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Tough economic times call for real talk!!

Readers Lounge By Josaya Wasonga

"There's something I want us to talk about," Tenderoni somberly says as she sets the table for supper, "but we will talk about it after we have eaten, because if we talk about it now you will not eat."

"Does it have anything to do with Pudd'ng?" I ask, wondering what this could be that would make me lose my appetite.

"I'll tell you after we have eaten," she replies, serious as hell. "Pudd'ng has already had her supper."

'We need to talk'. That is a sentence that freaks out most men. And as we ate, I did quick memory searches, trying to find out what I had done wrong.

"Give me a hint," I coax Tenderoni. ?

"I'll tell you after we have eaten."

Keeping children in the loop

With the tough economic times, we have had to teach our daughter how to take the good with the bad. But Pudd'ng is a good sport, and she has, over the past couple of months, learnt that, from time to time, we have to tighten our belts.

Each time we are going through a tough time, I explain to Pudd'ng – because it is good to keep children in the loop – that our tough times are temporary. Tough times call for real talk from the horse's own mouth. I am of the opinion that fathers need to be bold enough and talk about elephants in the room, and assure their families that everything will be alright ... even if they are light years away from alright.

The human test tube

Pudd'ng knows that I hate waste. Many times, I tell her that before she leaves the table, her plate must be polished off. And it is not because the price of maize flour has soared, but because, like my father would say, waste is a ghost; it returns to haunt you in times of scarcity. Before we – for any reason - trash any foodstuff, I must make sure that it really deserves the trashcan. And many times "making sure" means tasting bits of the food, and using my stomach as the test tube.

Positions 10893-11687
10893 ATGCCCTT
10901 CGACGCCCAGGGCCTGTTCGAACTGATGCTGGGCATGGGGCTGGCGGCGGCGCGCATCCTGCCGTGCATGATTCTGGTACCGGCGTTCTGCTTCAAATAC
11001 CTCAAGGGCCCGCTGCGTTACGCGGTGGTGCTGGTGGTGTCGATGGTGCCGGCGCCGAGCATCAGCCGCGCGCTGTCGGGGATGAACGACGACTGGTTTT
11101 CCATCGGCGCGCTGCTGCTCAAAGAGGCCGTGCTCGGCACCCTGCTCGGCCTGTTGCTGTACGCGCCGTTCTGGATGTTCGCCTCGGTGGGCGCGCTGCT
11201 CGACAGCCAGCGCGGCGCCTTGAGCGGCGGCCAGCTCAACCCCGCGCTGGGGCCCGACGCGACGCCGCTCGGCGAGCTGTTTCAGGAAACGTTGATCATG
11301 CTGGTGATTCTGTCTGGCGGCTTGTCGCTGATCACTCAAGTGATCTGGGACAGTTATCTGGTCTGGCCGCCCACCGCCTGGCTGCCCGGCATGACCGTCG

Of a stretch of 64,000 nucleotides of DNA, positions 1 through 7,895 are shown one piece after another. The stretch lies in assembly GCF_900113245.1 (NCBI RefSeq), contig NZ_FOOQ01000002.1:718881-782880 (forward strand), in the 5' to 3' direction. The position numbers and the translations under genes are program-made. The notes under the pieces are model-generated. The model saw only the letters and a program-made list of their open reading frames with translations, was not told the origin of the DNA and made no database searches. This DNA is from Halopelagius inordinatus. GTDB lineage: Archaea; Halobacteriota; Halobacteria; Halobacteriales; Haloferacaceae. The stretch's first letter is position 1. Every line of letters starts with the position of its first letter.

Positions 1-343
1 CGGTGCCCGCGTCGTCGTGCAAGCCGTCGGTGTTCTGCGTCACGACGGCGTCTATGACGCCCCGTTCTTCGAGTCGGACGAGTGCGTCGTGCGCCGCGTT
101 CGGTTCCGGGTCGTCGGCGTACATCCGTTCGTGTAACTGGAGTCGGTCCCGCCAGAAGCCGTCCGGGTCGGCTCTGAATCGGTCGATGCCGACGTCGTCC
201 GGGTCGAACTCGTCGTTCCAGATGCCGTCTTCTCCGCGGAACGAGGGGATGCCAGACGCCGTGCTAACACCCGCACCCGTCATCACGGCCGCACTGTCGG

For instance ...

Pudd'ng: "Dah-dee? This bread smells like it is stale."

Dah-dee, after nibbling: "It's good for the stomach."

Tenderoni also hates waste, and she knows how to 'go around' waste. If for instance, it seems like a packet of milk has gone bad, she will pour the milk in her pot of traditional vegetables.

Letting the worms out of the bag

"Now we can talk," Tenderoni said after I had done and dusted my plate of ugali and omena. "And it has everything to do with the maize flour."


"I'm listening."

"We'll have to throw away the maize flour."

"You know we can't do that ... we've never done that."

Long story short. Tenderoni had just discovered that our 10-kilo bag of maize flour had some worms. And we had been wolfing these 'protein bars' for days. On making this discovery, my wife, being the Proverbs 31 woman, had sieved the maize flour, but now we would have to dump the remainder of the flour. Because, after you know what's up, the meal changes flavour. You only feel like you are eating ascaris lumbricoides, and even the toughest human test tube cannot take one bite.

It is strange how such incidents happen when you are on your last penny. Nowadays, when I'm the one cooking ugali, I go through the maize flour with a fine tooth comb.

And, nope, Pudd'ng has not smelled a, um, worm. Yet. If she does, she will put ugali on her list of banned foods. Tough times call for real talk; but there as some things that are better left unsaid.

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